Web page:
FAQ: How and why did you get into social media?

Law School. Anti-violence work. Major in African-American Studies. Lots of people take a look at where I’ve been and what I’ve studied and ask me how I got into social media. It’s a good question because there’s definitely not a straight line from any obvious place to where I am today and the answer is pretty roundabout as well.

I graduated from Temple University’s Beasley School of Law in 2009. [...]

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Dope Project: Feminist Enough

I've been supporting my homegirl's project Feminist Enough from the sidelines for a while but I finally got an opportunity to jump in front of the camera myself. It was a lot of fun and I'm glad the project has rebooted with new content, a new look, and hopefully a new reach. Feminism is NOT a dirty word. It's NOT just for white women or old women or old white women! Our Feminism does not play well in boxes and through multimedia projects like Feminist Enough, we're telling the world how we view our feminism and color outside the lines of what others want it and us to be. Check out this and more of the series at Feminist Enough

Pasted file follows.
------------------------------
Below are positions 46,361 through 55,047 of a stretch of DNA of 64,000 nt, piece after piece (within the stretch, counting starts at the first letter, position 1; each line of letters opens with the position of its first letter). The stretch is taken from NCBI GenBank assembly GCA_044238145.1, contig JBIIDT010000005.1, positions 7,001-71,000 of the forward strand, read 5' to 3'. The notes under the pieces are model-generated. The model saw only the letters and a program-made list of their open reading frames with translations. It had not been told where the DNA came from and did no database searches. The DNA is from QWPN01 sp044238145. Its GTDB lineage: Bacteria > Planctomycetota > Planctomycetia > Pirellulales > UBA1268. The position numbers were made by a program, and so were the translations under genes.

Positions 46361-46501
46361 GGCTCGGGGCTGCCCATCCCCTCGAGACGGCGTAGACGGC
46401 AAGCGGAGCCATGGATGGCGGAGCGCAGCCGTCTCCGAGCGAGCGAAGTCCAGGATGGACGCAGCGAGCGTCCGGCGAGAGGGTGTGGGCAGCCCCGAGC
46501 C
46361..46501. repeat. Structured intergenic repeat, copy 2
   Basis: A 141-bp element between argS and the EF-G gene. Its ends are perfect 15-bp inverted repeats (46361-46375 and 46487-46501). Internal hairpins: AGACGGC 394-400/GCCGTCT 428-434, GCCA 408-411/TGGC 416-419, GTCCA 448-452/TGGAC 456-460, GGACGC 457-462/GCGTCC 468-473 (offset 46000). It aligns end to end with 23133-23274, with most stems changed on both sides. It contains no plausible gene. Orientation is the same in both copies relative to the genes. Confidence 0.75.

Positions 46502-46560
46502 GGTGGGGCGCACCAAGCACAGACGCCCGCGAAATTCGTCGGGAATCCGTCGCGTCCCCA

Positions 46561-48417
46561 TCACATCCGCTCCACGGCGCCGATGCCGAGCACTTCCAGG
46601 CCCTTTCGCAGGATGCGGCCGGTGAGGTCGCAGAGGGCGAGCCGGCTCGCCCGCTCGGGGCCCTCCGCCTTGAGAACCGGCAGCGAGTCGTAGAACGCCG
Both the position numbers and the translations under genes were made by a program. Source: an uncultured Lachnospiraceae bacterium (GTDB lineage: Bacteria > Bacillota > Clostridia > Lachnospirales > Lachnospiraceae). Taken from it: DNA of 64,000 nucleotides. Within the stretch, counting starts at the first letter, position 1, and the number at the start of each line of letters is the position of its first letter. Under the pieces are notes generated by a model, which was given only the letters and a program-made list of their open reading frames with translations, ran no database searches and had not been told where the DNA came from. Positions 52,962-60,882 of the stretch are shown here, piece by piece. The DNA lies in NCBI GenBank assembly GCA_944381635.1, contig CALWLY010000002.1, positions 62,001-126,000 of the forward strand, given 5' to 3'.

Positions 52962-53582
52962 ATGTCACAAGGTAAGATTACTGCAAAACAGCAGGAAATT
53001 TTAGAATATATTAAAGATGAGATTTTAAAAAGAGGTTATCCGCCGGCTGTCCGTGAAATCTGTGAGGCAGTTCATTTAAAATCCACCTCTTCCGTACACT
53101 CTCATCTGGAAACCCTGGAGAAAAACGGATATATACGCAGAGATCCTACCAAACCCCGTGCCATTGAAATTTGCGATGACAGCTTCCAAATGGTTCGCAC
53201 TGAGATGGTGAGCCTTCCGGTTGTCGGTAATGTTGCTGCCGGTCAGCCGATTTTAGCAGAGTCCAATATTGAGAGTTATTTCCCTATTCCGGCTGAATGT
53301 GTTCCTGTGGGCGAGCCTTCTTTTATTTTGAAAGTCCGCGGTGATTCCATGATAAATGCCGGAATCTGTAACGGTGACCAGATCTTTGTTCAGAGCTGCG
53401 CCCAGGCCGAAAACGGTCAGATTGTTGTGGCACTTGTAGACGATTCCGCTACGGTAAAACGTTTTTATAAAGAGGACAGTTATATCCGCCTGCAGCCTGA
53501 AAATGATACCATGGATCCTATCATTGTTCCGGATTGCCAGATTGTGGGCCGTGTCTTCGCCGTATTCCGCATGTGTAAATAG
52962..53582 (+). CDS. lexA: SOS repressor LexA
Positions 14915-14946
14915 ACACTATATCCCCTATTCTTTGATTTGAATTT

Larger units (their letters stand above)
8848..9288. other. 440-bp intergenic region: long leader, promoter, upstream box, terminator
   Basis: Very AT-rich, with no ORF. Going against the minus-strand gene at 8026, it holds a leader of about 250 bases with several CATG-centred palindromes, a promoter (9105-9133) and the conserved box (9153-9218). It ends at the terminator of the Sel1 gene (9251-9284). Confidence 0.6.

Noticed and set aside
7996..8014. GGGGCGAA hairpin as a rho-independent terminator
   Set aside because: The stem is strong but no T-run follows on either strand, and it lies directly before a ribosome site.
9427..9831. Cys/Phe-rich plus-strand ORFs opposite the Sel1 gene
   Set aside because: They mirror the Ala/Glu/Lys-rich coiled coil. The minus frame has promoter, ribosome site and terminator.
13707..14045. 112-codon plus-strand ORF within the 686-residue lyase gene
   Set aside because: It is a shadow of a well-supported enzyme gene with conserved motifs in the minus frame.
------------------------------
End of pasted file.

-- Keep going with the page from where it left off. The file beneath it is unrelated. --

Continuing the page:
Listen: TeenDVMonth 2014 - HipHop/Pop Culture Influence on Youth

I joined the National Resource Center on Domestic Violence for a discussion around hip hop/pop culture on youth and relationships for Teen Dating Violence Month. Check it out, only 30 mins long.

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Let’s Talk About Sex: New ‘Subjectified’ Film Shows the Real on Getting Down

When Salt-N-Pepa famously sang “Let’s talk about sex baby, let’s about you and me, let’s talk about all the good things and the bad things that may be,” in 1991 they were doing more than being cheeky and provocative to top the charts – they were revolutionary. Even in the decade of the Independent Woman, getting real about sex was still seen as a radical act. Women openly talking about sex has been taboo for far too long and the effects have been devastating. Subjectified: Nine Young Women Talk About Sex, a new film by Melissa Tapper Goldman, seeks to counteract the negative effects that our silence around sex has wrought. Through candid interviews with nine young women, Goldman provokes the viewer to answer the film’s central question: What is the cost of shame?